By late Sunday night I was starting to wonder if it was time to go into the birth centre. I was really having to vocalise through the contractions now, and starting to feel quite shaky afterwards. I tried lying in bed (I was so tired, I’d already missed one night’s sleep), and when lying down the contractions were staying quite regular at 6 minutes apart – not all over the place like they had been all day. At 11.30pm I was ready to come in to the birth centre, so we arranged to meet there at midnight. By this stage I was still not sure if things had really ramped up or if it might still be pre-labour. I was worried that we’d get to the birth centre and things would slow down or stop. The drive to the birth centre was only short, the roads were quiet and it was really foggy. My midwife came out to greet us and watching me through a contraction – said something like “That’s right, great work” – so I thought ‘okay, this must be proper labour’. We went inside and settled in the bedroom at the birth centre. I paced the room a little while Travis sat in a chair looking tired. My contractions were still 5-6 minutes apart, but getting stronger and although I was really tired I needed to keep moving through them.

My concept of time and what happened from here on is pretty hazy. I kind of just kept doing my thing. Sometimes I tried lying on the bed, but as things progressed this was too uncomfortable. Sometimes I paced the room (very slowly), or stood rocking/swaying between contractions, and would then lean on the end of the bed, or hang off Travis through a contraction. Other times I was kneeling by the bed resting between contractions and having Travis or a midwife rub my back or apply heat packs to my back through a contraction. I didn’t really say anything in between contractions – I guess I’m a quiet labourer! Occasionally I’d ask for a drink of water or powerade. During contractions I kind of just vocalised – not really screaming, more of a low-pitched yell.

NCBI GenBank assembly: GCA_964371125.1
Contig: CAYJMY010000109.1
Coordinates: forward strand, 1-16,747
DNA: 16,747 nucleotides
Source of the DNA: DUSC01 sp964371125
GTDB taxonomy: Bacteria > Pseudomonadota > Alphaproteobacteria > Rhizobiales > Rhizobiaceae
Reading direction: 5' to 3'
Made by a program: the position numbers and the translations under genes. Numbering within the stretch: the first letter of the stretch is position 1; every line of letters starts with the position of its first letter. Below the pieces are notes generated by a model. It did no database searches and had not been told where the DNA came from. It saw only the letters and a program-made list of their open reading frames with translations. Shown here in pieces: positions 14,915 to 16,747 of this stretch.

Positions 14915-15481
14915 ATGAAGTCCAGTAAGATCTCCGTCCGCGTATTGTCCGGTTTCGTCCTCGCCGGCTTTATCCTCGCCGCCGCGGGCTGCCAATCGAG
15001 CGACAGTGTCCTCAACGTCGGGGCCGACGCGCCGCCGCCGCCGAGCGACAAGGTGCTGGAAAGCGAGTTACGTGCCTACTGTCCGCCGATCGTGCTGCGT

At around 5am I got in the bath. It was sooo nice for relaxing in between the contractions. Then I’d have to move to kneel through a contraction. During one of the contractions in the bath I felt a bit of bowel pressure, so thought I might need the toilet. I got out of the bath and onto the toilet, but nothing happened , just lots of pressure. At 7am I suddenly realised it was day light outside. I was so completely oblivious to time passing – I had no idea. By now I was struggling more with the contractions. They were lasting a lot longer, so I didn’t get as much of a break between them. I remember thinking at one point, ‘How on earth does any woman ever do this in a hospital!?!’ Going by my birth notes, I think it was around 7.45am when I was in transition. On my notes it says they were applying hot towels to my back and I remember feeling like I couldn’t go on much longer. My contractions were still about 5 minutes apart, but they were lasting a long time with double peaks, so I didn’t really feel like I was getting a break between them now. I was starting to feel a bit out of control through them – a bit panicky. My vocalising by now was more of a scream mixed with whimpering. The hot, wet towel on my back seemed to help somehow, not so much with the pain, but I guess it distracted me temporarily and calmed me down. When my waters broke I was so happy – finally it felt like things were starting to happen! (Travis told me afterwards that I apologised for wetting the floor!) That’s when I started spontaneous pushing – it was so strange – I just couldn’t stop it from happening! .Once it started, the pushing seemed to take forever, it was such hard work and so sting-y! At one point I looked in a mirror and could see the top of the baby’s head covered in vernix and black hair! Eventually the head was born along with the baby’s left hand curled into a fist next to the cheek. All in one movement the shoulders and then the rest of the baby’s body slipped out. It was 10.55 am. It was amazing to look down at this baby on the floor who had been inside me only moments before. We checked the sex – a beautiful baby girl! I had so wanted a girl! They handed her to me and I held her against me. With the next contraction I birthed the placenta… now that was a whole lot easier than birthing the head!

Our beautiful VBAC princess Adele Rose was 3.85kg (8 pound 8 oz). We are so in love with our gorgeous baby girl. I still can’t believe I did it – a long, completely natural VBAC. Not once through the labour did I ever think about wanting to go to the hospital or wanting drugs, and not once did the thought of it being a VBAC enter my mind. It was a fantastic experience and I am so proud of what I achieved.